The Academy is now adding in a “homework assignment” to help markets work towards developing a disclosure strategy. “We keep trying new things, seeing how it works, and hopefully continuing to improve with every training course.”
While the uptake has exceeded all expectations, with more than 25,000 people trained in more than 50 markets, the rollout has experienced some challenges. For example, the internet isn’t sufficiently reliable in some countries to support an online course, which means that the SSE Academy has had to provide in-person training in some regions. This required a complete redevelopment of the course in order to make it work in that format, focusing on the markets that need it the most.
Each market also has different levels of expertise and regulatory requirements, which have to be factored in. The SSE relies on each stock exchange to give an overview of those regulatory requirements to make it clear what is expected of each company. Many stock exchanges assume that the participants understand the regulatory landscape, but it’s not always the case, says Grabski.
“If they can stay on the call, it adds even more insight, because people can ask questions to the exchange to get market-specific highlights. Partnering with the International Finance Corporation (IFC) has also been key to this, because they have boots on the ground and offices everywhere in the world. They usually try to bring in a local representative of the IFC to the call, so everyone can put a face to the name. They have that person's contact details and if they want support as they're moving forward, they at least have someone local that can help them through that.”
The SSE Academy is now offering training around the IFRS Sustainability Standards. It is also developing courses on wider sustainability issues; it has just launched one on gender equality, and is looking at the Taskforce on Nature-Related Financial Disclosures (TNFD).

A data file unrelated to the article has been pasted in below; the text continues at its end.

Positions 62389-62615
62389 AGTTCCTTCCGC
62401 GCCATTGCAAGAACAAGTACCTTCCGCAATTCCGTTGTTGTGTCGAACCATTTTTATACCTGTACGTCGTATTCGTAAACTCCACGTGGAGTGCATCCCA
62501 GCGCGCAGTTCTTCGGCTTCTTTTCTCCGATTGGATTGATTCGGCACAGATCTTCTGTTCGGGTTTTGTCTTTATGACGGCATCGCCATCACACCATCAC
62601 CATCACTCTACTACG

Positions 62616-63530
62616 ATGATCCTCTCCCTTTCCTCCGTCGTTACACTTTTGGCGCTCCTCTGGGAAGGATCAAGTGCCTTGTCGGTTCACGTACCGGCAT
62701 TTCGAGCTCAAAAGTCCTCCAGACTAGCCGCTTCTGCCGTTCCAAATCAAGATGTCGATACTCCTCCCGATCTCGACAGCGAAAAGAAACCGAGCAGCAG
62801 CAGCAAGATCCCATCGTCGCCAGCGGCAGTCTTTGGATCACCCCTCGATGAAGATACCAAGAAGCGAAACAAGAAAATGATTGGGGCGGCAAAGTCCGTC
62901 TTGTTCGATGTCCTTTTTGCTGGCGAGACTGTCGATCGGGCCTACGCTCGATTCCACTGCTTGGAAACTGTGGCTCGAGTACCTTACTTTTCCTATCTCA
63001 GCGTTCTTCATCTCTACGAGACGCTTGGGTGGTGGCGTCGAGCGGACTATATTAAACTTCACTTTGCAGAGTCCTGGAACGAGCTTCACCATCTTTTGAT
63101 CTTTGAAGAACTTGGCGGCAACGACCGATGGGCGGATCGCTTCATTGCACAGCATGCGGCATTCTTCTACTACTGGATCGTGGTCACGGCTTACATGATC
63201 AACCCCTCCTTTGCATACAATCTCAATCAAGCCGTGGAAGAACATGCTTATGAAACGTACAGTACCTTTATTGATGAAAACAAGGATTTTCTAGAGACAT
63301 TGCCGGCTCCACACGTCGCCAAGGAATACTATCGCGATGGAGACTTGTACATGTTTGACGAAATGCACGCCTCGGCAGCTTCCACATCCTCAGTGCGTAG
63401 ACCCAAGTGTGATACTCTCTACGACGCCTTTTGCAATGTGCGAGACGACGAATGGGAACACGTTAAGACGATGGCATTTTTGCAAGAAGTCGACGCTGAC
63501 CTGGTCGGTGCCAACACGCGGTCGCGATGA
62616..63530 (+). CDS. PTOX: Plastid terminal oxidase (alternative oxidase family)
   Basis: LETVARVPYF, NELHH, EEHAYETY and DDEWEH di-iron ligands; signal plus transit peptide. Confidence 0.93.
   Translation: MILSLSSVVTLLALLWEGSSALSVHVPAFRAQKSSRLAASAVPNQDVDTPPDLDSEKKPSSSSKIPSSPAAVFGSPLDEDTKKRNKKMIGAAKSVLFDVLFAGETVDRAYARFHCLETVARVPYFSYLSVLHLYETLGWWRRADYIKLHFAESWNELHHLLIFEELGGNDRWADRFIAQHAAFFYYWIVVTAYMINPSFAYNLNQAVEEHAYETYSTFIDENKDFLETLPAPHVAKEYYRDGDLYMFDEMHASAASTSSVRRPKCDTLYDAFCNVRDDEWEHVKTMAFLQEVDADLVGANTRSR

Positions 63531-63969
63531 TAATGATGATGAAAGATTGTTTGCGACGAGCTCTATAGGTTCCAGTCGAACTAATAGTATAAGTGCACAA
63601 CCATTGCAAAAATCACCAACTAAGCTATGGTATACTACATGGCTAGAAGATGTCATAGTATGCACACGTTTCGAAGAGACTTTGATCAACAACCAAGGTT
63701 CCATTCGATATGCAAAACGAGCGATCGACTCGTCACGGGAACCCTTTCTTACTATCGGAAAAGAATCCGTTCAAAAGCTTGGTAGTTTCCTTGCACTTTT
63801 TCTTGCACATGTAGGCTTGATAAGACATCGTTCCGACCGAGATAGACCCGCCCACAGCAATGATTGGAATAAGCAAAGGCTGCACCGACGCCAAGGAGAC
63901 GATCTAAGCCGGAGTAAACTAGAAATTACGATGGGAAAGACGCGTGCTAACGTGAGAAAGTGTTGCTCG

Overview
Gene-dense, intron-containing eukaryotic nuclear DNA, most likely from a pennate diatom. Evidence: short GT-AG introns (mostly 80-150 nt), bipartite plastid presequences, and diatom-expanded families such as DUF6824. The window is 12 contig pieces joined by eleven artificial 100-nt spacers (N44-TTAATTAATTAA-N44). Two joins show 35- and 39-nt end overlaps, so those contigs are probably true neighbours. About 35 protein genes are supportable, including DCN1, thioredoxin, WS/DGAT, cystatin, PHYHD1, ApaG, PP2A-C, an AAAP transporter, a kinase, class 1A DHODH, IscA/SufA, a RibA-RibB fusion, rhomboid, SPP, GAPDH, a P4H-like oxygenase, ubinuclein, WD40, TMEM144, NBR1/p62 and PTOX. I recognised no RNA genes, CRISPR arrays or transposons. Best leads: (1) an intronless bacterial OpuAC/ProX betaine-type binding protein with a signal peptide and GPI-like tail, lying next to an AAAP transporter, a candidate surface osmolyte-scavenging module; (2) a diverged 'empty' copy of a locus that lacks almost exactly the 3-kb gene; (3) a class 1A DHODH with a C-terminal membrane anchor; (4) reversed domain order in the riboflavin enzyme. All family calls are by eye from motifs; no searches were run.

“It's really the first stepping stone so that people can feel comfortable to start moving forward on this. Then we can pass them off to other key capacity-building colleagues like A4S who can take them through a more intense learning journey.”
It’s critical that stock exchanges and their markets take an active role in driving a sustainable transition, says Grabski. Some can see the opportunity it offers and are pushing things forward.
“We were explaining the importance of these topics a lot more 10 years ago. Now, we're rarely explaining it to anyone – stock exchanges get it. But there is still a lack of understanding outside of stock exchanges. A lot of people don't understand the essential role of market infrastructure in shifting the direction of finance.”
Even if all the investors in the world wanted to invest exclusively in sustainable equity and debt, if the infrastructure is not there, it's impossible, Grabski explains. “Stock exchanges have many roles in that process, but they're really the key actor in the middle of this, which is not sufficiently recognised.”
As for the SSE Academy’s part, Grabski says the aim is to offer a public resource to decrease as many barriers to access as possible. “We want to make it as easy as possible for as many people as possible to get direct access to experts so that they can improve their knowledge in this area as it grows in importance.”